Imagine being in college and approaching midterms and a call comes to the payphone in the lobby of the dorm. The voice on the other end is telling you that your grandmother has died. Then, after all the crying and the casket is lowered on Sunday, you return back to school and try to concentrate when your heart is throbbing and aching. On Tuesday, two days after burying a grandmother the pay phone rings again, this time the voice is reluctant to say what is wrong it just says come home immediately. Upon reaching home the house is like it was last week crying, and sobbing everywhere and then you are approached by your mother and she barely says over the sniffing and weeping, “Jermaine, your father died today.”
It seemed like the sky was falling and the sun was surrounding me, my legs were heavier than they had ever been in my life, my head seemed as if it was filled with water, and instead of me crying, I just turned and ran, I ran until my legs hurt, and I kept running until my chest told me I could no further. I fell right there in the grass maybe two feet from the highway. I quit school; I even gave up on life.
The death of my father caused us to lose everything, his business, my ambition, and my siblings’ closeness because of our new financial strain. My father was in the Army National Guard for over fifteen years, but in last two years he had let his life insurance drop and the amount of money owed to the Internal Revenue Service for taxes accrued from his business. If it was not for the life insurance of my grandmother we would not have been able to bury my father.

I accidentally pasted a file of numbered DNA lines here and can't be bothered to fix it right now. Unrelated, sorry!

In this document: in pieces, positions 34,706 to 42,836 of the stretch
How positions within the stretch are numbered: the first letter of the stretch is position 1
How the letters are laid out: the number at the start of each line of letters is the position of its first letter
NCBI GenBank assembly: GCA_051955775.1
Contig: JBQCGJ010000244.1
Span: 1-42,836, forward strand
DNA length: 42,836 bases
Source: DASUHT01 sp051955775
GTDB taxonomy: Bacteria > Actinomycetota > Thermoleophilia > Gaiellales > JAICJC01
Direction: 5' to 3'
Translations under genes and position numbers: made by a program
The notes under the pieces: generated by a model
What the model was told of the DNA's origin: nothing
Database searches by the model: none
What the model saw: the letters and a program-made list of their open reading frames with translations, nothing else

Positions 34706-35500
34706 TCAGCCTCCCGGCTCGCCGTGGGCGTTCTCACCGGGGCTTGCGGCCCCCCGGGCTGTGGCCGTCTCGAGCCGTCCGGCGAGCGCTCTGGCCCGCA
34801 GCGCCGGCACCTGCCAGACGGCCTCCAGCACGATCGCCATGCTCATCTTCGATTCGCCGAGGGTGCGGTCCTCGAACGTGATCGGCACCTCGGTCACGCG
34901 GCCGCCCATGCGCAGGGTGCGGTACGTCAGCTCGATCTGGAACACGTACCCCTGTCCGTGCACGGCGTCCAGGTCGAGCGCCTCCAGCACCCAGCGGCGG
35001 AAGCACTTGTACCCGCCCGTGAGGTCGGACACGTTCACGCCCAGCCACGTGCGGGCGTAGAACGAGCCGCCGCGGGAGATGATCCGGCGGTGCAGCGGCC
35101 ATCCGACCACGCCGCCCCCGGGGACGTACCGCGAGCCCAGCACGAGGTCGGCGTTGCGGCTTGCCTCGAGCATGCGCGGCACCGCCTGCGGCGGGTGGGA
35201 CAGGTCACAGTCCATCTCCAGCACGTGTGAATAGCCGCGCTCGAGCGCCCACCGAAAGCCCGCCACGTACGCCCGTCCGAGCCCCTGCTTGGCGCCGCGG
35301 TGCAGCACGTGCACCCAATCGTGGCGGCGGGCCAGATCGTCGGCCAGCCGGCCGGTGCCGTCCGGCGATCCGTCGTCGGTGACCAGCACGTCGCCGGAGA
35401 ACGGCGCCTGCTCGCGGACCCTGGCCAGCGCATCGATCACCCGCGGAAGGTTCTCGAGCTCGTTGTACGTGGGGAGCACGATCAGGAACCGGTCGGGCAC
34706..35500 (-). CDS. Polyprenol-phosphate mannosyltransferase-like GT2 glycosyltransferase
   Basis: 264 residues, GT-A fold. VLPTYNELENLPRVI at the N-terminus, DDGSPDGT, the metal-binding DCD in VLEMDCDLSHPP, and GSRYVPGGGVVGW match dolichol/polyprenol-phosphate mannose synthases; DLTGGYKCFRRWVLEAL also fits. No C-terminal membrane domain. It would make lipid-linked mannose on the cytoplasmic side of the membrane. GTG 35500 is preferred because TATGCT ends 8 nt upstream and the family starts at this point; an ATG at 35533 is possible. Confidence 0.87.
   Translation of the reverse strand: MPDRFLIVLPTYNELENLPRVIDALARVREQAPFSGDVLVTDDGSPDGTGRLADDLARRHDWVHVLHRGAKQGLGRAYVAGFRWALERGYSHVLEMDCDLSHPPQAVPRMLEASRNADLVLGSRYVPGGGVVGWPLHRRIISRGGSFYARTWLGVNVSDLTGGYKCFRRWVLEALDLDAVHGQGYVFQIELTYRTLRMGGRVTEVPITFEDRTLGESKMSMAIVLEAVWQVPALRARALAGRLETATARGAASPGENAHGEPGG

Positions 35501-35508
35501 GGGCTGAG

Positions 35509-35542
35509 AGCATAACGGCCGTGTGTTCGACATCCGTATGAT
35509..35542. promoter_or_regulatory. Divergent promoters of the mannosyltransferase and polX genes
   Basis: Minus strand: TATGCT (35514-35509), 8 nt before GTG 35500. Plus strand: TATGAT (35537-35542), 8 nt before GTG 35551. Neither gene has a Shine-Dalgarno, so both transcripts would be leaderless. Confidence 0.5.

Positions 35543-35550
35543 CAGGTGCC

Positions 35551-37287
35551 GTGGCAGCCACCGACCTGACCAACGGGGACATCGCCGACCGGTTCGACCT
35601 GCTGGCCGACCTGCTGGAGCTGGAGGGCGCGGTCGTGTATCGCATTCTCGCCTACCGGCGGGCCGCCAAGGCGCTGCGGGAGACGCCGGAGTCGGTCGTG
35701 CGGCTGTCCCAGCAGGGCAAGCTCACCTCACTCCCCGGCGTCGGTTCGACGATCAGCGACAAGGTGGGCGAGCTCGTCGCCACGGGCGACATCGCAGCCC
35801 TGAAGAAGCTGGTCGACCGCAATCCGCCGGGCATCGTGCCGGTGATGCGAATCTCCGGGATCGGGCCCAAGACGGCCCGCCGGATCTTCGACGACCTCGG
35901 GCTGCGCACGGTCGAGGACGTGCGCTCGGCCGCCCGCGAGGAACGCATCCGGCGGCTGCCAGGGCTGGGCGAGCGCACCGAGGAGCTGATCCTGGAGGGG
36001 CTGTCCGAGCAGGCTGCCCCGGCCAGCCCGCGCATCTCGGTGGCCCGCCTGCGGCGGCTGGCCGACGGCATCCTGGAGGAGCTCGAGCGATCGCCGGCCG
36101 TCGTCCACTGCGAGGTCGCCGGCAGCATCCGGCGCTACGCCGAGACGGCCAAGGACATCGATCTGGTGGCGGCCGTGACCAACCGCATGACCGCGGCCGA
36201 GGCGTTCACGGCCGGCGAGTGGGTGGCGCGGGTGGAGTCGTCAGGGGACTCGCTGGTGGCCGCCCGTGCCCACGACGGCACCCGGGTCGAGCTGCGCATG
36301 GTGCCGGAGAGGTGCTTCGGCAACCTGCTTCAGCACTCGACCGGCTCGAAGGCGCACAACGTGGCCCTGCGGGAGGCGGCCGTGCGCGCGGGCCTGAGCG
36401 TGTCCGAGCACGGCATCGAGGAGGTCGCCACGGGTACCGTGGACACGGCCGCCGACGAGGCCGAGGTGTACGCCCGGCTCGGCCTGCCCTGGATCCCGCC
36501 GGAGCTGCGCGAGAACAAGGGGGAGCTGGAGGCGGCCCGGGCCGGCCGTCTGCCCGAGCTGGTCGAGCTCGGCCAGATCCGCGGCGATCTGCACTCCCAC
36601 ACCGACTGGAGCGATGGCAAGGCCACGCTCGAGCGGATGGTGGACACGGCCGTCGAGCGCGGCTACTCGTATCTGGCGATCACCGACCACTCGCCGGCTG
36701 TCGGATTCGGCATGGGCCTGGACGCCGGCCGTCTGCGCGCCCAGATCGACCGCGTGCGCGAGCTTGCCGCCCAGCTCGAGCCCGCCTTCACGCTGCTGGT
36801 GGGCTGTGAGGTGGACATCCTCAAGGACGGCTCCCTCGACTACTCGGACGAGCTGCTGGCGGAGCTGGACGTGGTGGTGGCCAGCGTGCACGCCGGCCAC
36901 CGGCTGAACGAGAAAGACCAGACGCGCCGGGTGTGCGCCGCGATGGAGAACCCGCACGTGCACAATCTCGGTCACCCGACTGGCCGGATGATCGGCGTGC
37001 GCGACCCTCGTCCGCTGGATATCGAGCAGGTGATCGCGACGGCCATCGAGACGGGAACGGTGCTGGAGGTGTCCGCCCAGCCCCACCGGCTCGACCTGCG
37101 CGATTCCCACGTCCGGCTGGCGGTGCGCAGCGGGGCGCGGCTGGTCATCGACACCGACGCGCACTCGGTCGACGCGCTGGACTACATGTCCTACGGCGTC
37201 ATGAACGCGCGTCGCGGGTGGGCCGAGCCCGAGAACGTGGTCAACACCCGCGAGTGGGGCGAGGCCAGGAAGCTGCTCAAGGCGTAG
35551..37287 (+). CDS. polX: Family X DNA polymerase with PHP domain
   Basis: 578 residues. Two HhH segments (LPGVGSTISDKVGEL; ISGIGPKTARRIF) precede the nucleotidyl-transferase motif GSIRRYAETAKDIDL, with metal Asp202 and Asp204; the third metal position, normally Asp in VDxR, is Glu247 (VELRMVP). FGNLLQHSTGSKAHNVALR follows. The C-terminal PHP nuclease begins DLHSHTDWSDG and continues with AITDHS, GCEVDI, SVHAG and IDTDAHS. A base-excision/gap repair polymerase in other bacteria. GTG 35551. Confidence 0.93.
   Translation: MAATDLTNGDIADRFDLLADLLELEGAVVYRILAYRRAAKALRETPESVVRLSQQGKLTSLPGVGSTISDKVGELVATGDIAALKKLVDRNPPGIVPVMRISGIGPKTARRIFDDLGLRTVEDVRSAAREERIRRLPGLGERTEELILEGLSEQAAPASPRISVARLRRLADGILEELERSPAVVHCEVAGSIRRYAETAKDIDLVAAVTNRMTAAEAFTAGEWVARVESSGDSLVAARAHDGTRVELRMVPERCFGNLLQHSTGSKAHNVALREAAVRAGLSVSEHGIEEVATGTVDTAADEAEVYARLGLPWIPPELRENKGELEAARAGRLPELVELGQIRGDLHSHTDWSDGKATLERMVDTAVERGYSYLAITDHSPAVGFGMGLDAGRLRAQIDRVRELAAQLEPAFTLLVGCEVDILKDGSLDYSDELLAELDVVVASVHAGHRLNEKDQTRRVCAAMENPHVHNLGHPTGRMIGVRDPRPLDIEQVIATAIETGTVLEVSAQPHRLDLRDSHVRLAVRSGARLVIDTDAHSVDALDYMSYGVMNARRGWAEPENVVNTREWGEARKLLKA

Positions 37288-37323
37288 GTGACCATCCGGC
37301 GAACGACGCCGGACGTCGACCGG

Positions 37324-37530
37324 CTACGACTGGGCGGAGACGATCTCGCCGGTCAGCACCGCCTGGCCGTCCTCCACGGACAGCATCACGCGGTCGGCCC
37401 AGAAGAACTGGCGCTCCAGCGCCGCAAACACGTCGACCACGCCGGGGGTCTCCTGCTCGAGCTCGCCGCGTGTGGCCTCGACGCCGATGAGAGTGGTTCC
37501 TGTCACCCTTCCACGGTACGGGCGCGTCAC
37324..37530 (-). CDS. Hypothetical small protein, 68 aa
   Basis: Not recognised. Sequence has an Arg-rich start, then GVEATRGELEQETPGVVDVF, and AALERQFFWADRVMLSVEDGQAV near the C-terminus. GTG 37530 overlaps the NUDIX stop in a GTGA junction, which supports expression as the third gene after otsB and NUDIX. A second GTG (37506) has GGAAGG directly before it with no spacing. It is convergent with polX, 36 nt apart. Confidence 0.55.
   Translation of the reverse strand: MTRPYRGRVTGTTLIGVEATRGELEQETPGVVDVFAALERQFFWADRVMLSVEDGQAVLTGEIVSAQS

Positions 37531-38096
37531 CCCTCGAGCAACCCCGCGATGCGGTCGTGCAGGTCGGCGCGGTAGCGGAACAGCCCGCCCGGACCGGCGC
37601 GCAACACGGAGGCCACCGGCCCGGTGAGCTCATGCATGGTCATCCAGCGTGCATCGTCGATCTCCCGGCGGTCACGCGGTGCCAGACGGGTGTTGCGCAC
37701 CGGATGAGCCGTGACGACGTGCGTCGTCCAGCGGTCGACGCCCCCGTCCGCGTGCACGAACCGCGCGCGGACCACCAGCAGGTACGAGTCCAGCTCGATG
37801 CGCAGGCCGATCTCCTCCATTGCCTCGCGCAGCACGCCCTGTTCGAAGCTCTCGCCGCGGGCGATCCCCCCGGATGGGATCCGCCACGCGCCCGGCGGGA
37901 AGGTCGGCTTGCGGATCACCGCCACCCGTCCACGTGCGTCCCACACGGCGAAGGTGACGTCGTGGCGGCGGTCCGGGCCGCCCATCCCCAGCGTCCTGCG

I live in the black belt in Alabama, a place known for its rich soil, and unfortunately, its degree of poverty throughout a four to five county area. If my father had life insurance it would have softened the blow tremendously, since his debt in turn became ours. I knew that college of course was out of the question my mom still had a younger sibling to look after as well as my niece who my mom had taken in. So, I got a job and that’s what I have been doing for the last three years working with hopes of attending college.
A common saying among Christians is “A person can take nothing with them into the after-life.” I would like to amend that saying by adding that even though nothing can be taken into the after-life something can be left behind; call it an after-death blessing and its name is LIFE INSURANCE.
You can help students like Jermaine make their dream of a college education come true by donating to the nonprofit Life Lessons Scholarship fund. Donate here.